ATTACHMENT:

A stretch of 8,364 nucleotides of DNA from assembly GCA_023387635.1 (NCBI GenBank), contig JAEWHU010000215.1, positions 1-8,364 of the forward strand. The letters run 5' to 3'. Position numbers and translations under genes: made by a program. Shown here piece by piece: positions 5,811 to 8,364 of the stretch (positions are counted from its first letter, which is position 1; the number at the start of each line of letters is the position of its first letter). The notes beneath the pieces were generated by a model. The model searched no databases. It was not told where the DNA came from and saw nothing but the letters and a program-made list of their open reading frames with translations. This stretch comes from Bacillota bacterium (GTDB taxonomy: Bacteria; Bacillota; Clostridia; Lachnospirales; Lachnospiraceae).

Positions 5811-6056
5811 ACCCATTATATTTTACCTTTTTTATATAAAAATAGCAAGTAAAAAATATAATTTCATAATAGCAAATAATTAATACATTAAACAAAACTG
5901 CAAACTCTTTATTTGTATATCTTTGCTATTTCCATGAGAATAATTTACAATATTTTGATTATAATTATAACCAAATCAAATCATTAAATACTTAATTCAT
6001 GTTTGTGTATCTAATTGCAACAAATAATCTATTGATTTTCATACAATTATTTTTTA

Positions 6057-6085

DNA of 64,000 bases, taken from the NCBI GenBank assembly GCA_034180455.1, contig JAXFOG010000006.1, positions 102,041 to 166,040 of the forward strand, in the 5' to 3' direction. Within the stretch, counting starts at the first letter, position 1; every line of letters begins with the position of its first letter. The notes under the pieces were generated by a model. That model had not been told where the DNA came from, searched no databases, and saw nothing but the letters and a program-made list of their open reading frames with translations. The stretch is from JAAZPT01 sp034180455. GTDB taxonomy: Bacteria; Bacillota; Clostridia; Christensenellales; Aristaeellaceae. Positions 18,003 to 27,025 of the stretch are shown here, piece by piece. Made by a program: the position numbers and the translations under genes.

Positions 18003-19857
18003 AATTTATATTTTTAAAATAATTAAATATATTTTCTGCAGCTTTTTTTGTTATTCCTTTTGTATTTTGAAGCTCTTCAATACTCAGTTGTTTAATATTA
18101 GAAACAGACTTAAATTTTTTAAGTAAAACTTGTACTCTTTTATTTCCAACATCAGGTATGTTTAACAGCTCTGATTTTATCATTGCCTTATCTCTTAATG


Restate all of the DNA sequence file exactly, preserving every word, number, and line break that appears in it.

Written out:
A stretch of 8,364 nucleotides of DNA from assembly GCA_023387635.1 (NCBI GenBank), contig JAEWHU010000215.1, positions 1-8,364 of the forward strand. The letters run 5' to 3'. Position numbers and translations under genes: made by a program. Shown here piece by piece: positions 5,811 to 8,364 of the stretch (positions are counted from its first letter, which is position 1; the number at the start of each line of letters is the position of its first letter). The notes beneath the pieces were generated by a model. The model searched no databases. It was not told where the DNA came from and saw nothing but the letters and a program-made list of their open reading frames with translations. This stretch comes from Bacillota bacterium (GTDB taxonomy: Bacteria; Bacillota; Clostridia; Lachnospirales; Lachnospiraceae).

Positions 5811-6056
5811 ACCCATTATATTTTACCTTTTTTATATAAAAATAGCAAGTAAAAAATATAATTTCATAATAGCAAATAATTAATACATTAAACAAAACTG
5901 CAAACTCTTTATTTGTATATCTTTGCTATTTCCATGAGAATAATTTACAATATTTTGATTATAATTATAACCAAATCAAATCATTAAATACTTAATTCAT
6001 GTTTGTGTATCTAATTGCAACAAATAATCTATTGATTTTCATACAATTATTTTTTA

Positions 6057-6085

DNA of 64,000 bases, taken from the NCBI GenBank assembly GCA_034180455.1, contig JAXFOG010000006.1, positions 102,041 to 166,040 of the forward strand, in the 5' to 3' direction. Within the stretch, counting starts at the first letter, position 1; every line of letters begins with the position of its first letter. The notes under the pieces were generated by a model. That model had not been told where the DNA came from, searched no databases, and saw nothing but the letters and a program-made list of their open reading frames with translations. The stretch is from JAAZPT01 sp034180455. GTDB taxonomy: Bacteria; Bacillota; Clostridia; Christensenellales; Aristaeellaceae. Positions 18,003 to 27,025 of the stretch are shown here, piece by piece. Made by a program: the position numbers and the translations under genes.

Positions 18003-19857
18003 AATTTATATTTTTAAAATAATTAAATATATTTTCTGCAGCTTTTTTTGTTATTCCTTTTGTATTTTGAAGCTCTTCAATACTCAGTTGTTTAATATTA
18101 GAAACAGACTTAAATTTTTTAAGTAAAACTTGTACTCTTTTATTTCCAACATCAGGTATGTTTAACAGCTCTGATTTTATCATTGCCTTATCTCTTAATG